They include 23-year-old Emma Theofelus, a Namibian MP and Deputy Minister of Information, Communication and Technology; Maxwell Frost, the first Gen Z politician to gain a seat in the House of Representatives in the US, and Jaylen Smith, the 18-year-old mayor of Arkansas City.
Our children really are our future.
Flux Trends will lead an “immersion tour” later in the year, to enable interested members of the public to meet some of these Gen Z solutions makers. “If you want to join us, please do,” said Bronwyn.
On ostriches and activists
There are four options in responding to the threats we face, observed Bronwyn. We can put our heads in the sand like an ostrich, ignoring the problems, as South Africans tend to do. “We’re very, very patient people.”
A similar approach is to choose loyalty, continuing to pay our taxes and do what is required of us, but nothing more. A third is to use our voices and agitate for change, as many inspiring people are doing around the world. They include Daniel Gottlieb, who has set up the organisation Maximum New York to clean up the city; Taiwan’s Digital Minister Audrey Tang, part of the “g0v” (gov zero) civic hacking project which gathers ideas from citizens and then persuades government to implement these; and South Africa’s former Business Day editor Songezo Zibi, who wrote the book ‘Manifesto’, “which we should all read if we are entrepreneurs in South Africa,” said Bronwyn.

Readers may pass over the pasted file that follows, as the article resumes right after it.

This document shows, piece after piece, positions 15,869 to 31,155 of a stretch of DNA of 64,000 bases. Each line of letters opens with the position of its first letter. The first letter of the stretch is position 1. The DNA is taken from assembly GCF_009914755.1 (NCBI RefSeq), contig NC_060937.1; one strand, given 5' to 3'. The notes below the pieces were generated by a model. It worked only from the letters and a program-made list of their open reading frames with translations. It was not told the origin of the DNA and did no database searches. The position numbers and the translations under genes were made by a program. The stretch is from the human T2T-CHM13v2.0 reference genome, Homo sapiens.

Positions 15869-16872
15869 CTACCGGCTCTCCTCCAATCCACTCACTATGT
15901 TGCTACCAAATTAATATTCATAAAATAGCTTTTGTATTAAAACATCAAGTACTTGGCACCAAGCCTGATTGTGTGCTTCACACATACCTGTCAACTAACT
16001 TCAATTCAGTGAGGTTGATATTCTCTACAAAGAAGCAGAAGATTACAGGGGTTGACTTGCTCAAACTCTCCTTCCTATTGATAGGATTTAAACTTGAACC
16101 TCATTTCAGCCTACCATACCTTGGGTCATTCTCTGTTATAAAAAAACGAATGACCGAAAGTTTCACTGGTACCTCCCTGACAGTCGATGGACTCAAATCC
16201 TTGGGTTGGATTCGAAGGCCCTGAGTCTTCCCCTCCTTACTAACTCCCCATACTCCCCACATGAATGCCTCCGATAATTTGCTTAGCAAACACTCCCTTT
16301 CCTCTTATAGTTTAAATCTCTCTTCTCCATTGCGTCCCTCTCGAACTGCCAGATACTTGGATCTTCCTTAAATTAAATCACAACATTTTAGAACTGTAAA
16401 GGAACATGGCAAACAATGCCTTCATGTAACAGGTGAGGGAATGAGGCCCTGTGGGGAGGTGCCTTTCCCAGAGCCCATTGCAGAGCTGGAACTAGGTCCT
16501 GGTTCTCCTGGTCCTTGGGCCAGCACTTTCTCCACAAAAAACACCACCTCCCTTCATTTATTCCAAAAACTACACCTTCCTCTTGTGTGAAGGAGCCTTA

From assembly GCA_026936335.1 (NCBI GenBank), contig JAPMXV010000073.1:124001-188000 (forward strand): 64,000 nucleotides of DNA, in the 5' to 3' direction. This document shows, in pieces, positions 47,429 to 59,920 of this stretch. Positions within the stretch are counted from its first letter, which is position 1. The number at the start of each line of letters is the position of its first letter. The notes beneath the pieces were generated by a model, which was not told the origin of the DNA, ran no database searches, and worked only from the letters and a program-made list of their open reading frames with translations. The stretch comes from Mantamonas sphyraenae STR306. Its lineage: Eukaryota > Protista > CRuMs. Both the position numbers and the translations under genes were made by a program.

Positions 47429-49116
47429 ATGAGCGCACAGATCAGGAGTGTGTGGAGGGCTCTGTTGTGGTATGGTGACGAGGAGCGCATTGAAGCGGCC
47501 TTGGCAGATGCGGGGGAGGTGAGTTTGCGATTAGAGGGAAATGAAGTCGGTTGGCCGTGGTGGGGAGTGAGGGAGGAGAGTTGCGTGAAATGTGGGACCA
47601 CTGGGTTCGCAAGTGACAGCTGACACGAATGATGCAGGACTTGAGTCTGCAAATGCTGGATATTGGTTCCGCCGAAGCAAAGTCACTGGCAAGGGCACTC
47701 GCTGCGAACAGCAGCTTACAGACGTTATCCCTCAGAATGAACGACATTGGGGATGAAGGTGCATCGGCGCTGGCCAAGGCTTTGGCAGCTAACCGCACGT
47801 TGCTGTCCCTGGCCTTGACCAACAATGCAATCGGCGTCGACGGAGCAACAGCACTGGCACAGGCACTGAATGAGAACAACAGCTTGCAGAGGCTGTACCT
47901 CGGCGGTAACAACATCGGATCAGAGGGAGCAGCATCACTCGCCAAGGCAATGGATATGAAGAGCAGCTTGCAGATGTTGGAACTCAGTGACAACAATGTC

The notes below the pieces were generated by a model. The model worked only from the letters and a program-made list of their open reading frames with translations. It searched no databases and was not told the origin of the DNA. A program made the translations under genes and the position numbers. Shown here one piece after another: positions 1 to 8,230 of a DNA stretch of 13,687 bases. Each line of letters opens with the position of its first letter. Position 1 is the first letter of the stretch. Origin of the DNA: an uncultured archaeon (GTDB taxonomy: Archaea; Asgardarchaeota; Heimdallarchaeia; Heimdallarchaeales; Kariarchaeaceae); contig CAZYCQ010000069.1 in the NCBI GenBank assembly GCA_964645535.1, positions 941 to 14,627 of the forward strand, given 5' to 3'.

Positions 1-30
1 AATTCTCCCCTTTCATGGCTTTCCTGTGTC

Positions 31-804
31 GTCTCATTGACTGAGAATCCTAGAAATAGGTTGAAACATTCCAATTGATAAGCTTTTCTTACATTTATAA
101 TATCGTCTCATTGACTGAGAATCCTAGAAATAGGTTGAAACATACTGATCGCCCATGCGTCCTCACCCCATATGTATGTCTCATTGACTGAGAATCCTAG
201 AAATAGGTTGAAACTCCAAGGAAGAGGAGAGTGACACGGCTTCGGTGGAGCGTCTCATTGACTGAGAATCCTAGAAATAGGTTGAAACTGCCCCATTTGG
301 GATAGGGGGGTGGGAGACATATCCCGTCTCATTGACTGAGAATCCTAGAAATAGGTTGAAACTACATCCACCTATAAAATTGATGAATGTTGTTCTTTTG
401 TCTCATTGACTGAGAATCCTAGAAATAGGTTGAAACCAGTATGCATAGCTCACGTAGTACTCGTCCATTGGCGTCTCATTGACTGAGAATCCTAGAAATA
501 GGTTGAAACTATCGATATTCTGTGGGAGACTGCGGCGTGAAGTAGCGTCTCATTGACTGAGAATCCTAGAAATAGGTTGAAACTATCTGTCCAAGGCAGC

In this book, Zibi reminds us that democracy means governance of the governed: we should actively and frequently participate in the process, rather than simply vote every few years and then hope for the best.